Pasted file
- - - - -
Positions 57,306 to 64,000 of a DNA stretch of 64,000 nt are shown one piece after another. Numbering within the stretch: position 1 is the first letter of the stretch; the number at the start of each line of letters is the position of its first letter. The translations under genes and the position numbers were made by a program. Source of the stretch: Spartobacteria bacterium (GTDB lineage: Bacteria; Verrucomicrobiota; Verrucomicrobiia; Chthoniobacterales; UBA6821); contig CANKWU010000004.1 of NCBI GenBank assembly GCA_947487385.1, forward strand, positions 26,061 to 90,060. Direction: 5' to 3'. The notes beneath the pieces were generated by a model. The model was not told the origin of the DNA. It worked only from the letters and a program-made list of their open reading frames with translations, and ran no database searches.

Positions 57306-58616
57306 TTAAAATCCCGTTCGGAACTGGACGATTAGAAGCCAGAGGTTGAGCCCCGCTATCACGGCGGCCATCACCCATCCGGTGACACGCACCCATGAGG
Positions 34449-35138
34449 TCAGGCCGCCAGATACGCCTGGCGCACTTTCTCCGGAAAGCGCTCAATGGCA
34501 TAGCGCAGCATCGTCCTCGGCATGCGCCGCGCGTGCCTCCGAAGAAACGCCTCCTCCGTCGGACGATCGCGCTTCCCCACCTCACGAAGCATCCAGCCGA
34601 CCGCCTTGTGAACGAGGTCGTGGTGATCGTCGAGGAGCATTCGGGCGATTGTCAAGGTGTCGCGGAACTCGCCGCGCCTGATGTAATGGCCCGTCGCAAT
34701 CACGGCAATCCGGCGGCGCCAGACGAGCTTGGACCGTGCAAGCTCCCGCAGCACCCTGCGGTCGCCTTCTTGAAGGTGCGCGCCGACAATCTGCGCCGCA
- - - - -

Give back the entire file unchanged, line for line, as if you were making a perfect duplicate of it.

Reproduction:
Positions 57,306 to 64,000 of a DNA stretch of 64,000 nt are shown one piece after another. Numbering within the stretch: position 1 is the first letter of the stretch; the number at the start of each line of letters is the position of its first letter. The translations under genes and the position numbers were made by a program. Source of the stretch: Spartobacteria bacterium (GTDB lineage: Bacteria; Verrucomicrobiota; Verrucomicrobiia; Chthoniobacterales; UBA6821); contig CANKWU010000004.1 of NCBI GenBank assembly GCA_947487385.1, forward strand, positions 26,061 to 90,060. Direction: 5' to 3'. The notes beneath the pieces were generated by a model. The model was not told the origin of the DNA. It worked only from the letters and a program-made list of their open reading frames with translations, and ran no database searches.

Positions 57306-58616
57306 TTAAAATCCCGTTCGGAACTGGACGATTAGAAGCCAGAGGTTGAGCCCCGCTATCACGGCGGCCATCACCCATCCGGTGACACGCACCCATGAGG
Positions 34449-35138
34449 TCAGGCCGCCAGATACGCCTGGCGCACTTTCTCCGGAAAGCGCTCAATGGCA
34501 TAGCGCAGCATCGTCCTCGGCATGCGCCGCGCGTGCCTCCGAAGAAACGCCTCCTCCGTCGGACGATCGCGCTTCCCCACCTCACGAAGCATCCAGCCGA
34601 CCGCCTTGTGAACGAGGTCGTGGTGATCGTCGAGGAGCATTCGGGCGATTGTCAAGGTGTCGCGGAACTCGCCGCGCCTGATGTAATGGCCCGTCGCAAT
34701 CACGGCAATCCGGCGGCGCCAGACGAGCTTGGACCGTGCAAGCTCCCGCAGCACCCTGCGGTCGCCTTCTTGAAGGTGCGCGCCGACAATCTGCGCCGCA